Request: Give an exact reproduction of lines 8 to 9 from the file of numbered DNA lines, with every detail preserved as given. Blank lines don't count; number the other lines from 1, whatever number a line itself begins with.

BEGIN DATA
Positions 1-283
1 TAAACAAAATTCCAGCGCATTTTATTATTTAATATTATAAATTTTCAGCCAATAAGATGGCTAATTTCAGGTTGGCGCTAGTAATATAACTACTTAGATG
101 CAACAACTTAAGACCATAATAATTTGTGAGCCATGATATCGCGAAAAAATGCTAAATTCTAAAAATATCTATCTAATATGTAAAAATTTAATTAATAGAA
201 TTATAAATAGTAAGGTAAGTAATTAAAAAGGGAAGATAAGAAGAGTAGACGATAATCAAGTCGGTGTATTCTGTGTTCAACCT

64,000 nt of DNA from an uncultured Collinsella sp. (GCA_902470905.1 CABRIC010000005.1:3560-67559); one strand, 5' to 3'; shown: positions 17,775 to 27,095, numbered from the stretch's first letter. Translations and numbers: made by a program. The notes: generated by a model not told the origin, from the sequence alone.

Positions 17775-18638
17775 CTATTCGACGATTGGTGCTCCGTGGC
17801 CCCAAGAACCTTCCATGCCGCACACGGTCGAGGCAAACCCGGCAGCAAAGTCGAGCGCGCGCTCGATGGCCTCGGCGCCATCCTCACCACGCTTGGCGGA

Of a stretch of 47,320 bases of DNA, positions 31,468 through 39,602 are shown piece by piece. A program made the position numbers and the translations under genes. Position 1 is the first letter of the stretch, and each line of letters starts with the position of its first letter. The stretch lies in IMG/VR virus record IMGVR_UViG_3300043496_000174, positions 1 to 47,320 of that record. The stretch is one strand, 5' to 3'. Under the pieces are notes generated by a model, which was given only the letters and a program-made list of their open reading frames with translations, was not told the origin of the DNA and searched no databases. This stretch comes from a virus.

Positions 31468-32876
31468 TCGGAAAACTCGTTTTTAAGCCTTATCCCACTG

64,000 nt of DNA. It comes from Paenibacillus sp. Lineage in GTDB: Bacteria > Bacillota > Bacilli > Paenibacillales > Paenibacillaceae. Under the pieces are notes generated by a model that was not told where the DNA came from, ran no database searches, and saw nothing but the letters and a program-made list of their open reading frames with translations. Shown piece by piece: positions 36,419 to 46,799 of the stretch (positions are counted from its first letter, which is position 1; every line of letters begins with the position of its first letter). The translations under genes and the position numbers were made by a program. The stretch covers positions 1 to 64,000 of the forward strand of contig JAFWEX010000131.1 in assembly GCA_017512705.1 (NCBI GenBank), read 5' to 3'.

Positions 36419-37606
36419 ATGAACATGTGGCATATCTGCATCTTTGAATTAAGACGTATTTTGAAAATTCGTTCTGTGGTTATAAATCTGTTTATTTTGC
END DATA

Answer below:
17801 CCCAAGAACCTTCCATGCCGCACACGGTCGAGGCAAACCCGGCAGCAAAGTCGAGCGCGCGCTCGATGGCCTCGGCGCCATCCTCACCACGCTTGGCGGA

Of a stretch of 47,320 bases of DNA, positions 31,468 through 39,602 are shown piece by piece. A program made the position numbers and the translations under genes. Position 1 is the first letter of the stretch, and each line of letters starts with the position of its first letter. The stretch lies in IMG/VR virus record IMGVR_UViG_3300043496_000174, positions 1 to 47,320 of that record. The stretch is one strand, 5' to 3'. Under the pieces are notes generated by a model, which was given only the letters and a program-made list of their open reading frames with translations, was not told the origin of the DNA and searched no databases. This stretch comes from a virus.